Kids can make robots, video games, circuits, and more at North Battleford Public Library’s Makerspace Play Date at 2 pm, Dec. 27.

Enviro Collective, Jan. 10 (Regina)
Regina’s Enviro Collective will meet at 7 pm, Jan. 10. Participants will hear about and get a chance to become involved in various projects.

Meet a Sloth, Jan. 11-13 (Regina) 
Enjoy a natural history exhibition with over 30 live animals from Jan. 11-13 in Regina.

Below Zero/Project Wild, Jan. 19 (Regina)
Join SaskOutdoors for a one-day workshop introducing educators to the Project Wild and Below Zero interdisciplinary activity guides on Jan. 19 in Regina.

Below Zero, Jan. 19 (Saskatoon)
SaskOutdoors and Wildernook Fresh Air Learning are holding a one-day workshop from 9 am-4 pm, Jan. 19, in Saskatoon to introduce educators to the interdisciplinary Below Zero activity guide.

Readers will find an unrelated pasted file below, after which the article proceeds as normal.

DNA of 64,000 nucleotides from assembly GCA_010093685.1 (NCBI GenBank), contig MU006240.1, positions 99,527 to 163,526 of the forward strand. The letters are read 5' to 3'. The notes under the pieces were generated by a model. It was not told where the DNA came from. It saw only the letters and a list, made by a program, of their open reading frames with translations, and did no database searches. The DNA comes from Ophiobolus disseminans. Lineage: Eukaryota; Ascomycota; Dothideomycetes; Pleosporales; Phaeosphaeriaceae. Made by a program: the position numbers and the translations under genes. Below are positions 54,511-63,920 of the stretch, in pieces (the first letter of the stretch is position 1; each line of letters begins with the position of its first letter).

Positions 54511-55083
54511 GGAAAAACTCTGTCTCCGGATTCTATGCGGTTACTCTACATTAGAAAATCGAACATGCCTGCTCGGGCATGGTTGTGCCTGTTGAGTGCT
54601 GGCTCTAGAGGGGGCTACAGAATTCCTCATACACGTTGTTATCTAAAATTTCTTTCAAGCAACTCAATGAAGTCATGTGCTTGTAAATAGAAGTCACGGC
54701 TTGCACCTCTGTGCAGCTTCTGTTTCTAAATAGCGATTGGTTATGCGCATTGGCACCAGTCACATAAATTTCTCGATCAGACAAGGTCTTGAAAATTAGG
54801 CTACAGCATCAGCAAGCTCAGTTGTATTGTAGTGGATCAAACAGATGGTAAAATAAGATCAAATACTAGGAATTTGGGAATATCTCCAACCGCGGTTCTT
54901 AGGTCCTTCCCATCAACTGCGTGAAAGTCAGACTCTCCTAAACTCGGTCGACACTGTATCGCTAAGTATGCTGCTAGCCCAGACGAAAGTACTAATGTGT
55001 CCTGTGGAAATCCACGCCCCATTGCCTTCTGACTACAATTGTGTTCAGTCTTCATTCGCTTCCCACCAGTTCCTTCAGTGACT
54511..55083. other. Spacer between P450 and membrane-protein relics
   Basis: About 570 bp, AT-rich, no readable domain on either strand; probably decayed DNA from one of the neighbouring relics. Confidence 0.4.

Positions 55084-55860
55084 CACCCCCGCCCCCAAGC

Saskatoon Young Naturalists
Jan. 19, 1 pm – Tracks and Scats
Feb. 2, 1 pm – Chickadee Pishing
Space is limited; register early to avoid disappointment.

A full list of upcoming events can be found on the EcoFriendly Sask Calendar 

In the News
The Saskatchewan Environmental Society proposes a practical path to reducing greenhouse gas emissions in Saskatchewan.

The aviation industry is responsible for approximately 4.6% of human-caused climate change.

South of the border, Friends of the Wild Whoopers are concerned about the loss of whooping crane stopover habitats: “These habitats are being diminished and degraded due to a variety of factors, including intensified management on agricultural lands, construction of wind energy facilities and power lines, wetland drainage and reduction in river flows. Changes in agricultural programs are continuing to further reduce the stopover habitats available for whooping cranes.”

Energy-positive buildings: if you can do it in Norway, you can do it anywhere.

Patagonia’s new company mission is to save the planet.


Merry Christmas
This is the last issue of EcoSask News for 2018. We’ll be back on January 1, 2019, with a New Year’s Day Special. Happy holidays!

EcoSask News is a weekly round-up of local news and events. Email us if you have items you would like us to include. 

You can follow EcoFriendly Sask by liking us on Facebook, following us on Twitter, or by email (top right corner).